New names and learning curves aside, pretty much everyone had to know this was coming. The moment analog signals and data began to be sliced and diced into strings of digital snapshots 40 years ago, the eventual emergence of computing with open-source software on generic silicon boards for monitoring and control was inevitable. Just as manual, pneumatic and relays gave way to programmable logic controllers, those PLCs—like all computers—began to shrink in size and price, gain power and capabilities, and widen and accelerate their networking with emerging Ethernet cabling and Internet protocol (IP) communications to the web, cloud-based services, IIoT and whatever comes next.
Likewise, just as other wiring and devices become more commoditized and as software becomes more open-source, some process engineers, system integrators and developers are also asking why they have to pay several thousand dollars for controllers with only $40-50 worth of hardware inside. Just as they're asking why their plant-floor devices and process systems can't offer the same features and functions as the apps on their tablet PCs and smart phones. This is coaxing embedded computing boards out of the shadows, and enabling developers to begin freeing them from proprietary configurations and formats—often at the request of their end users, as was the case at Jordan Engineering. So, while it can seem like Raspberry Pi, Arduino and similar devices came out of nowhere, these embedded and generic boards actually have a long history in the computing field.
"The typical PLC today can cost $5,000-$7,000 and can help run a whole plant on one server with its I/O connections to field devices via its dedicated backplane, but the computing power inside that PLC is typically only worth about $100," says Abhijit Jog, vice president of projects at Panacea Technologies Inc., a CSIA-member system integrator in Montgomeryville, Pa. "Now, Raspberry Pi and similar computers are popular, but these technologies have existed since microcontrollers first become available in the early 1980s when PLCs and many types of proprietary machine controls emerged. In fact, I did my B.S.E.E. project at KLS Gogte Institute of Technology in India by designing a basic board and developing a two-axis control program for positioning a drilling device.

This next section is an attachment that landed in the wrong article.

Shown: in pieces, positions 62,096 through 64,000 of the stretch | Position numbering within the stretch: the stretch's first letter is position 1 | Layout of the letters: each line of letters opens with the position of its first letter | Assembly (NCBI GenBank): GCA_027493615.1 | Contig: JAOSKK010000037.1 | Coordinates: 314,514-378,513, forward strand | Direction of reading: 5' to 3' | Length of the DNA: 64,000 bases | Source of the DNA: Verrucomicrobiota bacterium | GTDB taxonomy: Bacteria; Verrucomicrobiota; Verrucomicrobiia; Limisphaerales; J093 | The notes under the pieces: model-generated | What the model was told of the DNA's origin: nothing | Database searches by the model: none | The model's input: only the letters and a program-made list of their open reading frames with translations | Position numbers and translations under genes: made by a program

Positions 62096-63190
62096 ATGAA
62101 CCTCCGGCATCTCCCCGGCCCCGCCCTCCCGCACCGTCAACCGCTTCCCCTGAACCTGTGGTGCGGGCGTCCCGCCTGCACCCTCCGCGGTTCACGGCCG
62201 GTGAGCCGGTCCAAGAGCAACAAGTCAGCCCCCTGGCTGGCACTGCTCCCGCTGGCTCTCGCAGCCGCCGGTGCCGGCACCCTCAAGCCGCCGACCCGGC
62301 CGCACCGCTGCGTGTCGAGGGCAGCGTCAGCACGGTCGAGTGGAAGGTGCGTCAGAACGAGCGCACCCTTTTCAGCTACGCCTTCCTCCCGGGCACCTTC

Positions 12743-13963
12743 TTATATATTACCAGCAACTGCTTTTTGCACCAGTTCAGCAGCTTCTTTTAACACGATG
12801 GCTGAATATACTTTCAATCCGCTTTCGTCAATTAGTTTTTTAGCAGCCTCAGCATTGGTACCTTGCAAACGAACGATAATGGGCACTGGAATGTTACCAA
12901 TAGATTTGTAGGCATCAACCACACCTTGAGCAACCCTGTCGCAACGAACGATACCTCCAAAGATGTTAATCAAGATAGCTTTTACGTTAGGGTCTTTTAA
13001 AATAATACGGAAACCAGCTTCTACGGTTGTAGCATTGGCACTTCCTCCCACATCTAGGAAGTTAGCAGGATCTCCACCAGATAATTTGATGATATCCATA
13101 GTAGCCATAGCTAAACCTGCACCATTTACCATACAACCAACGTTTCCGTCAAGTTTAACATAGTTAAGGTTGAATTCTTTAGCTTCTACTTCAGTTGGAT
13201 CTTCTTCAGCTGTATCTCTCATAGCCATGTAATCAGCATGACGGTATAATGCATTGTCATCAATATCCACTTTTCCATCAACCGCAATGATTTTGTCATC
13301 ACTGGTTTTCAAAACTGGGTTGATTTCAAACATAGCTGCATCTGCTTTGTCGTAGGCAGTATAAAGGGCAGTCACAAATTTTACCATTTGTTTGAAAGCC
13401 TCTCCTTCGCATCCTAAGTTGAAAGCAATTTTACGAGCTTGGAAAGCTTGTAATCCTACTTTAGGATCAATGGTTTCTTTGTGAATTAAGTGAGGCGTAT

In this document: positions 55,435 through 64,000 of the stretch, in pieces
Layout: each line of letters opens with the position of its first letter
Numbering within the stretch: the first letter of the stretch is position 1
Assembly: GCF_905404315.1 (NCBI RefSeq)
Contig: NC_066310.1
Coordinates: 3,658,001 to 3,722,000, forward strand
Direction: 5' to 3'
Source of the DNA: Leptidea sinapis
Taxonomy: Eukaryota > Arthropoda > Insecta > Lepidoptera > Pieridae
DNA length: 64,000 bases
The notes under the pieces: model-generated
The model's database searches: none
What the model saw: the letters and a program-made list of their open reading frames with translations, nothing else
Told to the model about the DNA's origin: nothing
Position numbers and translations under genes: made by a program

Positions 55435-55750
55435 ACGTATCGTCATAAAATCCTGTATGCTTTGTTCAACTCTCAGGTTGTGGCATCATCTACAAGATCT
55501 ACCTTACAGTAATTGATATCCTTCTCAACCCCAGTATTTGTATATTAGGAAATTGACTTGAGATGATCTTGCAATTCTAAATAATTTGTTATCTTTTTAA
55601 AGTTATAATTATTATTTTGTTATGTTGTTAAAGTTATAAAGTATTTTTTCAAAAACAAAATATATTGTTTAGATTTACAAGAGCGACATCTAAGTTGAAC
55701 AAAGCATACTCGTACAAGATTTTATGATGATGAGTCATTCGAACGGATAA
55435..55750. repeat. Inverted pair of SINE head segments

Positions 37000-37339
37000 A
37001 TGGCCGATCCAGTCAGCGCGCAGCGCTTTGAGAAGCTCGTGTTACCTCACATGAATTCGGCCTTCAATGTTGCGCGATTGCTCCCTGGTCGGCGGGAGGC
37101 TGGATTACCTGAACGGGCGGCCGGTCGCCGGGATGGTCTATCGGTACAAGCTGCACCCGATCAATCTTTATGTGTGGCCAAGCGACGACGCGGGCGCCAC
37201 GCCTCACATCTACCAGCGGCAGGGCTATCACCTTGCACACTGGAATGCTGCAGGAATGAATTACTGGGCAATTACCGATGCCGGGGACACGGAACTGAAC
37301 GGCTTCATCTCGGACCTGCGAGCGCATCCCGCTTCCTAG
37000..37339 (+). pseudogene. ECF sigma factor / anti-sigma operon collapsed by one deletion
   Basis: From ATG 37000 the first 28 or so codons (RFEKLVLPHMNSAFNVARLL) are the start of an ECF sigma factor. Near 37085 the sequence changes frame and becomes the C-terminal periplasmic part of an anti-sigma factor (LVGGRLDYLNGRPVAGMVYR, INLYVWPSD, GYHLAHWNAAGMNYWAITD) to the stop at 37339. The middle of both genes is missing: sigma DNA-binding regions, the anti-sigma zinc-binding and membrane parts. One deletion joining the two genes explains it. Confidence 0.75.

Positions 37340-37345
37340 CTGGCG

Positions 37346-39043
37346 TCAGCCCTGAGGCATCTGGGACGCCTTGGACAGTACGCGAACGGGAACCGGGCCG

"For a long time, it was just easier to use standard controls from large, individual suppliers, but lately all I/O is distributed and connected to PLCs via Ethernet, so there's more flexibility and no reason to keep brains in one box because they can be in a server on a rack or in the cloud. What's been lacking is a server-based machine that runs PLC-style software in a deterministic way, but Dell and other manufacturers have standardized servers that just need the right software to run like a PLC, and Codesys has come out with scalable control software that's very flexible, so we'll get there sooner or later."
Codesys is a development environment for programming PLCs using the IEC 61131-3 standard. It recently launched an adapted control runtime system, Raspberry Pi SL, which contains a Codesys control application for all Raspberry Pi devices, including its compute module and extension modules Raspberry PiFace Digital, Raspberry Pi Camera and several devices/breakouts with SPI, I²C or one-wire communication interface.
Benson Hougland, vice president, marketing and product strategy at Opto 22, adds, "The notion of massive I/O systems home-runned to a central PLC or DCS is dated thinking. Today, I/O termination and conditioning is occurring remotely, or at the network edge. Now, users can run a Raspberry Pi on edge devices for remote I/O at very low cost. Plus, moving process and plant data through a $35 Raspberry Pi or other single-board computer proves that IIoT can work without having to use a $5,000 PLC. In fact, our engineering vice president, Ken Johnson, challenged his team to prototype a vision system to test and confirm LED illumination for our newly developed control system, which could have required thousands of dollars worth of software. However, our intern, Terry Orchard, used a Raspberry Pi 3 running Linux software programmed with Python language to manage I/O, a camera, the video feed, software library and RESTful application program interface (API), and completed the prototype proof-of-concept in four days for less than $100."